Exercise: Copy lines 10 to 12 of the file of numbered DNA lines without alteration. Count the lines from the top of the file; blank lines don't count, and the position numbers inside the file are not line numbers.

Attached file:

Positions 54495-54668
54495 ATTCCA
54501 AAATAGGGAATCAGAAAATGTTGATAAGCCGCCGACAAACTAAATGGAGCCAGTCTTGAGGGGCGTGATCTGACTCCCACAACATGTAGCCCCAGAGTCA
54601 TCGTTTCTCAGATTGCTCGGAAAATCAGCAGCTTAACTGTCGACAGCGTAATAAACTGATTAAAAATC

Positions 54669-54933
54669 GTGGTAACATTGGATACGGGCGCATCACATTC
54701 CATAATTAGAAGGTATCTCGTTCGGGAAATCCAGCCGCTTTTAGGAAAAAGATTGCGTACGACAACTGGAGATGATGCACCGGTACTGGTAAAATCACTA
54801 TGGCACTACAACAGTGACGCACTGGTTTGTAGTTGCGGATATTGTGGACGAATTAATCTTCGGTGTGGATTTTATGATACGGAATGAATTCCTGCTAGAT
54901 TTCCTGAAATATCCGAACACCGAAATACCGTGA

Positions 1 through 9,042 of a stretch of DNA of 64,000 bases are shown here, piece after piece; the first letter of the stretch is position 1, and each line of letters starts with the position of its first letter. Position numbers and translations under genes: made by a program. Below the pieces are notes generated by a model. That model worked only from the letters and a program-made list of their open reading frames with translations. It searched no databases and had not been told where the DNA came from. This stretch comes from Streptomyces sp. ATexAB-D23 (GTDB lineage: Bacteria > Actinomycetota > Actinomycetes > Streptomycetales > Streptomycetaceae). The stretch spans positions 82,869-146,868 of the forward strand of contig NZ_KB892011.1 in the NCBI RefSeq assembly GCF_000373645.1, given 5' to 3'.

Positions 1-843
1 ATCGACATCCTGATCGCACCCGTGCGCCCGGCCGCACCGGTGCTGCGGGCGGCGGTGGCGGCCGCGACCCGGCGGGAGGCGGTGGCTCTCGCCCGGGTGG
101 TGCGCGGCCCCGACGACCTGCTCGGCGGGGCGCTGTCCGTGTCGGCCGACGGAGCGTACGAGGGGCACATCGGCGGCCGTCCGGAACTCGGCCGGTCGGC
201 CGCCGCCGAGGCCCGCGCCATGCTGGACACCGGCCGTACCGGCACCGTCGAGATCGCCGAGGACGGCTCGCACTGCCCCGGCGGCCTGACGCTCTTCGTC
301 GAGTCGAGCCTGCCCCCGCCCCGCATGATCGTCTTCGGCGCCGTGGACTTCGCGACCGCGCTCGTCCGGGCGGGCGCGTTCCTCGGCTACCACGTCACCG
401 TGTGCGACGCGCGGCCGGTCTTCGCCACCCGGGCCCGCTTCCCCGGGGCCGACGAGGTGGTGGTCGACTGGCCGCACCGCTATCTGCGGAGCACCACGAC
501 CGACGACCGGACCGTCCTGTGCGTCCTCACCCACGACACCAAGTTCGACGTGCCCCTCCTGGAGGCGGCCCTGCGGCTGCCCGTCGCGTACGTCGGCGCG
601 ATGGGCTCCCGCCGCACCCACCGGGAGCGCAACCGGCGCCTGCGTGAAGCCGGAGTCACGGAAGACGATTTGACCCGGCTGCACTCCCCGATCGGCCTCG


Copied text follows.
Positions 1 through 9,042 of a stretch of DNA of 64,000 bases are shown here, piece after piece; the first letter of the stretch is position 1, and each line of letters starts with the position of its first letter. Position numbers and translations under genes: made by a program. Below the pieces are notes generated by a model. That model worked only from the letters and a program-made list of their open reading frames with translations. It searched no databases and had not been told where the DNA came from. This stretch comes from Streptomyces sp. ATexAB-D23 (GTDB lineage: Bacteria > Actinomycetota > Actinomycetes > Streptomycetales > Streptomycetaceae). The stretch spans positions 82,869-146,868 of the forward strand of contig NZ_KB892011.1 in the NCBI RefSeq assembly GCF_000373645.1, given 5' to 3'.

Positions 1-843
1 ATCGACATCCTGATCGCACCCGTGCGCCCGGCCGCACCGGTGCTGCGGGCGGCGGTGGCGGCCGCGACCCGGCGGGAGGCGGTGGCTCTCGCCCGGGTGG